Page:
Oklahoma likely will still see some hot days, but for the most part, fall has arrived, bringing crisp morning temperatures, sunny days and cool evenings. While the leaves on the trees and the grass in the lawn currently is still pretty green, the brilliant colors of autumn soon will arrive.
We’ve all seen pictures of New England in the fall with colors so bright and vivid it looks like they’re on fire. Although Oklahoma may not compare to the east coast, parts of our state can still have spectacular displays of vibrant reds, oranges and yellows.
What exactly causes those green leaves to turn colors in the fall? The green in leaves actually is chlorophyll, which is responsible for catching the sun’s energy and converting it into energy for plant growth. During the summer, the chlorophyll is high and masks other pigments in the leaf. When fall approaches, the chlorophyll declines, and the other pigments shine through. Pigments that are present include anthocyanins, which are purple and red, and carotenoids and tannins, which provide the yellow, orange and brown hues.
Weather conditions also play a vital role in how vibrant our fall colors can be. Ideal weather conditions that lead to the spectacular fall colors are bright sunny days and cool nights. However, prolonged warm spells in the fall and cloudy, rainy weather can lead to poor fall color. Drier soil in fall, but not drought conditions, also lead to brighter fall colors.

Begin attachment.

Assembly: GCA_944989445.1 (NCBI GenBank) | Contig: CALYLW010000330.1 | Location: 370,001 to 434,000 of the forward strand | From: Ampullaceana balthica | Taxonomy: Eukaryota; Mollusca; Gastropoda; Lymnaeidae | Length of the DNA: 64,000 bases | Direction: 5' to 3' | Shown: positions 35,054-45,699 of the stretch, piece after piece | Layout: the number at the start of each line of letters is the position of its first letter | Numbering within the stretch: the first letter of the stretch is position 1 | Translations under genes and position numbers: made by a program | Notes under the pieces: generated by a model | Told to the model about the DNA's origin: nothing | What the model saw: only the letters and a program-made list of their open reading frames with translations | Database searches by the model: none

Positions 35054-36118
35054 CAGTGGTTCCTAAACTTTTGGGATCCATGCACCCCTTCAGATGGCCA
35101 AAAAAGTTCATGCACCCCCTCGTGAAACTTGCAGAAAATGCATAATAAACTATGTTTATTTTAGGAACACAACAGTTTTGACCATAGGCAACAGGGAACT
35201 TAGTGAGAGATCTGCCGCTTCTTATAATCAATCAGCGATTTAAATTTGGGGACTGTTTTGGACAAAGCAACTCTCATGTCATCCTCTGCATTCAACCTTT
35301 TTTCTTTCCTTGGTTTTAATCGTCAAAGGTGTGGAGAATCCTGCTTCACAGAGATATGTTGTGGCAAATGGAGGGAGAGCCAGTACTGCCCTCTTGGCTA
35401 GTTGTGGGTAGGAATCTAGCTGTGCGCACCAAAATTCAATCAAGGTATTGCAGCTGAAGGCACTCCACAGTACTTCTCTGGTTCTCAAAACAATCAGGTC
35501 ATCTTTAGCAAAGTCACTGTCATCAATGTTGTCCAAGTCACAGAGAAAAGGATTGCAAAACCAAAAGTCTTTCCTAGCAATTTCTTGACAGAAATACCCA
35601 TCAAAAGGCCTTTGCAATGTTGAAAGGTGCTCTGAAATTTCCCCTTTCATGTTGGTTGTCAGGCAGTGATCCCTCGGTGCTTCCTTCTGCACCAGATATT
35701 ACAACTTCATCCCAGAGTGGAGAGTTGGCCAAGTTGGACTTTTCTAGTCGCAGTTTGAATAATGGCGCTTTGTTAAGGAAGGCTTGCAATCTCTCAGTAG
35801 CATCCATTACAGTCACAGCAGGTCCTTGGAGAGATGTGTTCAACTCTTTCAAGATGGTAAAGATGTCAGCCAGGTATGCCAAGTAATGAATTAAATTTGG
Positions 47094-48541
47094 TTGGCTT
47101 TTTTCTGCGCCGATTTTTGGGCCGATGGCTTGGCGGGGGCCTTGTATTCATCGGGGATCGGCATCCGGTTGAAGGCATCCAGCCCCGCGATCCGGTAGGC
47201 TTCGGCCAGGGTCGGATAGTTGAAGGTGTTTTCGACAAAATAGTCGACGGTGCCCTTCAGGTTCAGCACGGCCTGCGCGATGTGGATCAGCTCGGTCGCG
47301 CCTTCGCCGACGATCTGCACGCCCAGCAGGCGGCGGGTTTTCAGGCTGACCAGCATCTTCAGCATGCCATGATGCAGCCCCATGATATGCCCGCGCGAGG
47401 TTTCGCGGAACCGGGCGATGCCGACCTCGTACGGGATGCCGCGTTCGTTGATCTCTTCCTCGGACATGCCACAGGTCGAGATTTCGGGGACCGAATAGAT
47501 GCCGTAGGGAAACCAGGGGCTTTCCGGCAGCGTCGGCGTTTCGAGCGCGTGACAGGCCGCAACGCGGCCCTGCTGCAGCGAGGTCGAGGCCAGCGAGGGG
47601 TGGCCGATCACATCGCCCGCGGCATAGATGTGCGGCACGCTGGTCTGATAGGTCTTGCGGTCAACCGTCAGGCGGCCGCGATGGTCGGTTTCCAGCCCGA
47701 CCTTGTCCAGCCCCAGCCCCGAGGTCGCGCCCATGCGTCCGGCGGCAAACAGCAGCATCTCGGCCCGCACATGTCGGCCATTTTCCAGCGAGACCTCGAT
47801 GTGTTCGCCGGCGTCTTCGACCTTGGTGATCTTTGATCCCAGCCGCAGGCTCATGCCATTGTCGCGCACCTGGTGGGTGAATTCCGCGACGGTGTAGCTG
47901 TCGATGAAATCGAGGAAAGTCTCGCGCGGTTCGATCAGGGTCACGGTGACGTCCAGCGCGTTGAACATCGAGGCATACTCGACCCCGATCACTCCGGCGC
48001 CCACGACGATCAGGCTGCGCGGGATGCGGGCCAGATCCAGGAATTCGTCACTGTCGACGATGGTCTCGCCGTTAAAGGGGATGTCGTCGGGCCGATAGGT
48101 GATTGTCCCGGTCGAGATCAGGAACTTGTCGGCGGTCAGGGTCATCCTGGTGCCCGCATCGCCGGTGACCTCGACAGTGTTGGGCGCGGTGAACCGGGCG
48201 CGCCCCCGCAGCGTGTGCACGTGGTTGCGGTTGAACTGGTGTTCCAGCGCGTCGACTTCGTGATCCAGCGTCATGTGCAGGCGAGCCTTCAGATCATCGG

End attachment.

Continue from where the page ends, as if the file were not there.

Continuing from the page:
Oklahoma features several areas with great opportunities for fall colors. With the COVID-19 pandemic, many people have been staying pretty close to home. Consider loading the family into the car, packing a picnic lunch and hitting the road for a much-needed day trip. Hike through an outdoor recreational area for fresh air and fall colors.
One of Oklahoma’s most renowned fall foliage drives is the Talimena National Scenic Byway that runs through the Ouachita National Forest in the southeastern part of the state. Other options around the state include the Wichita Mountains National Wildlife Refuge, Robbers Cave State Park, Roman Nose State Park, Great Salt Plains State Park, Chickasaw National Recreation Area and Boiling Springs State Park. Be sure to call or check online to ensure these areas will be open and accepting visitors.